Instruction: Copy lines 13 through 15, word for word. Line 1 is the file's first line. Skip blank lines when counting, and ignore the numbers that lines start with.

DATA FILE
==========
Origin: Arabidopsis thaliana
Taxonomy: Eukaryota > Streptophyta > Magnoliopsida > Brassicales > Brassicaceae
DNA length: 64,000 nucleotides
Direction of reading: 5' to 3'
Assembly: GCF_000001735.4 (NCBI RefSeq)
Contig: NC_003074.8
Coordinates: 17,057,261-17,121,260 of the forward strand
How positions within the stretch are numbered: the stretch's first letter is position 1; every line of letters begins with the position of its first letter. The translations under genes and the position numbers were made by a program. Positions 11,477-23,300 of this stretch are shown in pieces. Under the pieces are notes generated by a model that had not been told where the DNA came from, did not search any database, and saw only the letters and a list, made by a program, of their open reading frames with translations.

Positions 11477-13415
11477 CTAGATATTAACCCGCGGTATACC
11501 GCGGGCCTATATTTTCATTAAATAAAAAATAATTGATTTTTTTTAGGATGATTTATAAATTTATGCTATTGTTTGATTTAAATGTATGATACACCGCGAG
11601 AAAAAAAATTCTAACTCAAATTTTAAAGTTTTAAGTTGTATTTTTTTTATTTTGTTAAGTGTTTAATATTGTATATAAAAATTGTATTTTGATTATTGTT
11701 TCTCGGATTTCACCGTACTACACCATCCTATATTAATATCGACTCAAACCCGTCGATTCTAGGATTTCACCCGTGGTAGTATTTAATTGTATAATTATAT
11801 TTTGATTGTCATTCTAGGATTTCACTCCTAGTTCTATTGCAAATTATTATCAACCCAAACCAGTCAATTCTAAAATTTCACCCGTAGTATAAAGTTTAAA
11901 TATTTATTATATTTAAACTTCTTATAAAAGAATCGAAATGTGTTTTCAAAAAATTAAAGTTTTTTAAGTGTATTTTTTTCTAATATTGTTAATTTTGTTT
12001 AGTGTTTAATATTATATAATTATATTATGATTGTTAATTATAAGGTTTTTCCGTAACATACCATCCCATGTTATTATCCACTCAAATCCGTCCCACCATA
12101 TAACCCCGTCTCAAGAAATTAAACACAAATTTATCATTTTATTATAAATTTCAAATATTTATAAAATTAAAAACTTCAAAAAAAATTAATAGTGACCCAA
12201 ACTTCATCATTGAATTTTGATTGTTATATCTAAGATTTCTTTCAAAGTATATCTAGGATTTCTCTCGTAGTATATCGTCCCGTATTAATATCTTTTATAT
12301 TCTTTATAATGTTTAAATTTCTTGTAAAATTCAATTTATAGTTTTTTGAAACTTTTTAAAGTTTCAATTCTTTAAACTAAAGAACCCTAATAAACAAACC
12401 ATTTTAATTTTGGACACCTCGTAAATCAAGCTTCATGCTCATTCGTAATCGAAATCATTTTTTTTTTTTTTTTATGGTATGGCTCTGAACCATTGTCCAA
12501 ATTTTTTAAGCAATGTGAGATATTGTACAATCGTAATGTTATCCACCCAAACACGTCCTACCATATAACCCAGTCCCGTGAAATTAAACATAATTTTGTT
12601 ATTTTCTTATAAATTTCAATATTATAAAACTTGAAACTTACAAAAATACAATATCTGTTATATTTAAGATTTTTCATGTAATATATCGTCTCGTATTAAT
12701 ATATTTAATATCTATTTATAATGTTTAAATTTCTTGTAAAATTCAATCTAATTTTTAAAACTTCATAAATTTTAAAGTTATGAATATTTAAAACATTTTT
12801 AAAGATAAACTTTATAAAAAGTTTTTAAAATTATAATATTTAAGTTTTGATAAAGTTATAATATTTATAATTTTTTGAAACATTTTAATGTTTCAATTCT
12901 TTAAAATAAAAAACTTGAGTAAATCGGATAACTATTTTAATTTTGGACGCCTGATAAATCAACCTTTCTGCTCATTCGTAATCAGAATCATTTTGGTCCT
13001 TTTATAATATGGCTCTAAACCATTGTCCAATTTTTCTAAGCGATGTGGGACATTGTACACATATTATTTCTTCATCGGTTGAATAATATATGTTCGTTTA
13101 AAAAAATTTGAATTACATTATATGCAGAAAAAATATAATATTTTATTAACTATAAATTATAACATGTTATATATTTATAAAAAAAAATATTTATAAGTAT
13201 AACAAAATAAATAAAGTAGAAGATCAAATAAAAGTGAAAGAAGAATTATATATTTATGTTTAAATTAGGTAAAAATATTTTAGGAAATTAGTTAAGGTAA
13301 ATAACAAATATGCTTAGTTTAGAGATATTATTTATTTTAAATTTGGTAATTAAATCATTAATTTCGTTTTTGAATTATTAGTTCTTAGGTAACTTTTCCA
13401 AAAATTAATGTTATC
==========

11701 TCTCGGATTTCACCGTACTACACCATCCTATATTAATATCGACTCAAACCCGTCGATTCTAGGATTTCACCCGTGGTAGTATTTAATTGTATAATTATAT
11801 TTTGATTGTCATTCTAGGATTTCACTCCTAGTTCTATTGCAAATTATTATCAACCCAAACCAGTCAATTCTAAAATTTCACCCGTAGTATAAAGTTTAAA
11901 TATTTATTATATTTAAACTTCTTATAAAAGAATCGAAATGTGTTTTCAAAAAATTAAAGTTTTTTAAGTGTATTTTTTTCTAATATTGTTAATTTTGTTT